Spinoff is NASA’s annual publication featuring successfully commercialized NASA technology. This commercialization has contributed to the development of products and services in the fields of health and medicine, consumer goods, transportation, public safety, computer technology, and environmental resources.
Jon Rosenberg, who worked in the outdoor gear industry, learned the hard way that the outdoor gear market still didn’t entirely take extreme conditions into account. In just one day, the cold killed the batteries in the camera he brought when camping in the Rocky Mountains.
But he knew of a class of high-performance insulation pioneered by NASA to keep cryogenic rocket fuel chilled to -423° F in the Florida heat. The key to these insulators is a substance called aerogel, which was invented before NASA existed. It’s made by removing all the moisture from a gel — usually made of silica — while leaving the solid structure intact. The resulting material is almost entirely air, pocketed in tiny chambers. It weighs next to nothing and is nearly impervious to heat. However, until NASA got involved, it was also too fragile to use.
In the 1990s, NASA’s Kennedy Space Center was looking for better insulation to maintain the frigid temperatures needed for storing space shuttle fuel. The best cryogenic insulations at the time were layered metallized thin films that reflected radiated heat and could be placed in a vacuum to prevent heat conduction or convection. But they were relatively expensive and heavy, and their ability to conduct heat along their surfaces caused complications.
A company called Aspen Systems had an idea for incorporating aerogel into flexible insulating blankets. They developed a process to coat insulation fibers with aerogel to trap air while also stopping heat conduction. The process was developed and honed over about 10 years. Today, NASA uses aerogel in myriad ways and Aspen Aerogels has spun off to specialize in what became one of the most successful, widespread spinoffs in NASA’s history, incorporated into outdoor wear, building and industrial insulation, and more.
PrimaLoft is a brand known for high-performance insulation since the 1980s. After PrimaLoft employees toured the Aspen Aerogels manufacturing facility and became inspired, the company began developing two new lines of aerogel insulation. PrimaLoft began purchasing aerogel blankets from Aspen, enclosing them in a film to trap any dust and make them easily manageable, and cutting them down to fit in boots and other gear to meet client demand.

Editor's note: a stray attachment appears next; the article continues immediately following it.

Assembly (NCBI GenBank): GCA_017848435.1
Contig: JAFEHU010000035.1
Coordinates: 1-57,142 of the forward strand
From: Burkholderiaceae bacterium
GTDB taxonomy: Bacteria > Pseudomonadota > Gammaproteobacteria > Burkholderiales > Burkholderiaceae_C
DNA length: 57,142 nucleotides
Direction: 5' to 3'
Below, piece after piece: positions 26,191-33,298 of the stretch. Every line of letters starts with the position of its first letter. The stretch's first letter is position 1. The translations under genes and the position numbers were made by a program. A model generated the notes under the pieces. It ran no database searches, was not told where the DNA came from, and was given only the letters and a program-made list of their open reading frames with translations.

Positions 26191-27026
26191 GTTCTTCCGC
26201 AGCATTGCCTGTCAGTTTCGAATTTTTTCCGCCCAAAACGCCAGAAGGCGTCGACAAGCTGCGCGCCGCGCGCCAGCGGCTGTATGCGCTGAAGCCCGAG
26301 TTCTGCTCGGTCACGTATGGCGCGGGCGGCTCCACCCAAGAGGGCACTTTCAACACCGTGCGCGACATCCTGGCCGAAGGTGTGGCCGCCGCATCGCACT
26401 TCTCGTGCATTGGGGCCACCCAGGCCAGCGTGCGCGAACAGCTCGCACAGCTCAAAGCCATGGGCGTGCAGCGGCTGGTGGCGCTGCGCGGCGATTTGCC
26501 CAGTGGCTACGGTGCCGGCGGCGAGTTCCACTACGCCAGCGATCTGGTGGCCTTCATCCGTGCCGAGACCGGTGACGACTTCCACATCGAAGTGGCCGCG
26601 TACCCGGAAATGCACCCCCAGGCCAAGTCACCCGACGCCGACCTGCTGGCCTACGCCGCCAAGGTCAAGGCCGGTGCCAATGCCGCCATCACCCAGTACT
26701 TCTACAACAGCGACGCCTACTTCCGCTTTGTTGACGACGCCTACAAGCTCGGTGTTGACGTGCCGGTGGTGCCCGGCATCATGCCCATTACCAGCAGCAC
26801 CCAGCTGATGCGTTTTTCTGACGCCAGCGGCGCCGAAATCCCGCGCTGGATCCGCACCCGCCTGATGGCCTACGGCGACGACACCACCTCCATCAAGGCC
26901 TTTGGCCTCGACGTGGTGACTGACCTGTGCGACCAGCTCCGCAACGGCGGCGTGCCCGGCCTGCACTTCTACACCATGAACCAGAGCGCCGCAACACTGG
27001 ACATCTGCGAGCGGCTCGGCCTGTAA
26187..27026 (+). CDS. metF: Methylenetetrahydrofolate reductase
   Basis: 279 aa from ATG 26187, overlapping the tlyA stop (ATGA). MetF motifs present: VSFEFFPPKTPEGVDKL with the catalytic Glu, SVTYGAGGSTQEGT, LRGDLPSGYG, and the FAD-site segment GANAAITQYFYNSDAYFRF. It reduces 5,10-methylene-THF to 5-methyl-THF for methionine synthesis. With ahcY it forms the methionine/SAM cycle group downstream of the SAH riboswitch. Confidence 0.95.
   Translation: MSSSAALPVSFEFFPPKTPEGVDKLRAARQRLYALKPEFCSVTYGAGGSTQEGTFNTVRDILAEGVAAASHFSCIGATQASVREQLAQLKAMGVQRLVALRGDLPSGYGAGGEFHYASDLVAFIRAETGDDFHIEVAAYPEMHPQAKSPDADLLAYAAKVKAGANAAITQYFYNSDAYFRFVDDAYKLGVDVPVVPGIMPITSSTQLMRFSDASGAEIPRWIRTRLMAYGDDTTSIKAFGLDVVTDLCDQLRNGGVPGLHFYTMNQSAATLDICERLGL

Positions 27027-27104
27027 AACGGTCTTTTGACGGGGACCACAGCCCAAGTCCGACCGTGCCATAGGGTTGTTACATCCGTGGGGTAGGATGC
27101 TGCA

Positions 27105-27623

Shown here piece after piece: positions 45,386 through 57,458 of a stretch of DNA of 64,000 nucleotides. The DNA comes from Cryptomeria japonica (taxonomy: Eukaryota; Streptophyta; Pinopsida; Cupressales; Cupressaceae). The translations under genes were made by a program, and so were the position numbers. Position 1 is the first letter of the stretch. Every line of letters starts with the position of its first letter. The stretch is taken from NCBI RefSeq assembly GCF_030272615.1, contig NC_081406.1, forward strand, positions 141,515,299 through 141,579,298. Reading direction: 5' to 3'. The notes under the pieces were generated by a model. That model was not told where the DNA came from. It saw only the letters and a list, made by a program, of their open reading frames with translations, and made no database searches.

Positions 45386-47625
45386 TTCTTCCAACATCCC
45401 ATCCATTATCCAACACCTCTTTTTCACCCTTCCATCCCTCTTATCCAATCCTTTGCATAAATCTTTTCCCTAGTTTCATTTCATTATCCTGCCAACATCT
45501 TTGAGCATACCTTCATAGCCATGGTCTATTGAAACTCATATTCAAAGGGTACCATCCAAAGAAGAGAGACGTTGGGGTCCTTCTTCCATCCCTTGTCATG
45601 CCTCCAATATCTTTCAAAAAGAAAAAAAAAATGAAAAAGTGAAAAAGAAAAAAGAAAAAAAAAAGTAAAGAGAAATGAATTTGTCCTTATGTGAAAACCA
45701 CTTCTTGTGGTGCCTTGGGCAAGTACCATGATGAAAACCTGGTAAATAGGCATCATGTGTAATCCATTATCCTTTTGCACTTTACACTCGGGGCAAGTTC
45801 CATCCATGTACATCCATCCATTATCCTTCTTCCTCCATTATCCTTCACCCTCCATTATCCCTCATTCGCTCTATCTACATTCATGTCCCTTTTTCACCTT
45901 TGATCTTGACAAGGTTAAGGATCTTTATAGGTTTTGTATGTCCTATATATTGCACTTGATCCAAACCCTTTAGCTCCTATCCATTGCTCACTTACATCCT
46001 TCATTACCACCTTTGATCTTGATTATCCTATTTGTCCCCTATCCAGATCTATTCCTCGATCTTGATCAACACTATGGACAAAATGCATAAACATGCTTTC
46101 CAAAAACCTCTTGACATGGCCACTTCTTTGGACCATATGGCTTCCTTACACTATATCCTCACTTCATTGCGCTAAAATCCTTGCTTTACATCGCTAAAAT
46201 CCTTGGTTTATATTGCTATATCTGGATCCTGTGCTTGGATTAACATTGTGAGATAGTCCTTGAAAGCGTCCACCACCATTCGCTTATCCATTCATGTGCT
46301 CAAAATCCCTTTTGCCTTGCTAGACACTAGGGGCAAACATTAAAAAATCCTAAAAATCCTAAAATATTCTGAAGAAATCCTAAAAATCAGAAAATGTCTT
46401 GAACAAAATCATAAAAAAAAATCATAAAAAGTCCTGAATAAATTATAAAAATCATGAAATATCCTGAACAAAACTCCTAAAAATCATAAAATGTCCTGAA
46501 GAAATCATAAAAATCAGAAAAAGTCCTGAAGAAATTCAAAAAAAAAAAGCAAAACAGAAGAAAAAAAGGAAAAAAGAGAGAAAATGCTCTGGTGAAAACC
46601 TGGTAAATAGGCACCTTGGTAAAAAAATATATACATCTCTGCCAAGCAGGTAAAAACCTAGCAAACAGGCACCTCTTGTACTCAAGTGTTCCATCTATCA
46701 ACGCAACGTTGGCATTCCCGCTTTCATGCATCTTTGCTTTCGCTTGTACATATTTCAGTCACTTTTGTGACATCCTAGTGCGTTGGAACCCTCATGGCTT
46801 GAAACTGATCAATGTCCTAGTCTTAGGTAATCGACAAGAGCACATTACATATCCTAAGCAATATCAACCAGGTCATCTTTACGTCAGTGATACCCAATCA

This became the PrimaLoft Gold Insulation Aerogel line and it’s what Rosenberg chose for his new startup, Cold Case Gear, through which he aims to build a line of pouches that will protect small essentials like batteries, electronics, and snacks. Because it traps air more effectively than traditional materials, the insulation can be thinner while retaining performance. In 2021, Cold Case Gear moved into full production of its first product: the West Slope smartphone case.
Another outdoor company that uses this new iteration of aerogel blankets in several products is Outdoor Research, which began making footwear for the most extreme winter climbing and in 2019, updated that product line with aerogel insulation, also adding the material into gloves, campsite footwear, and a beanie.
PrimaLoft recently created a new line called Cross Core for general-purpose use in outdoor apparel. This started with a bucket of aerogel dust created as a byproduct from the manufacturing process Aspen developed with NASA. Rather than fixing aerogel around and between fibers, PrimaLoft figured out how to infuse the Aspen aerogel particles into the inside of ultra-fine fibers. The result is a fluffy, soft, breathable insulation with 15 to 20% better thermal performance than synthetic fibers without aerogel. Dozens of apparel companies are already incorporating this new aerogel-infused insulation into consumer products.
Read this and other NASA Spin-Offs at NASA.gov .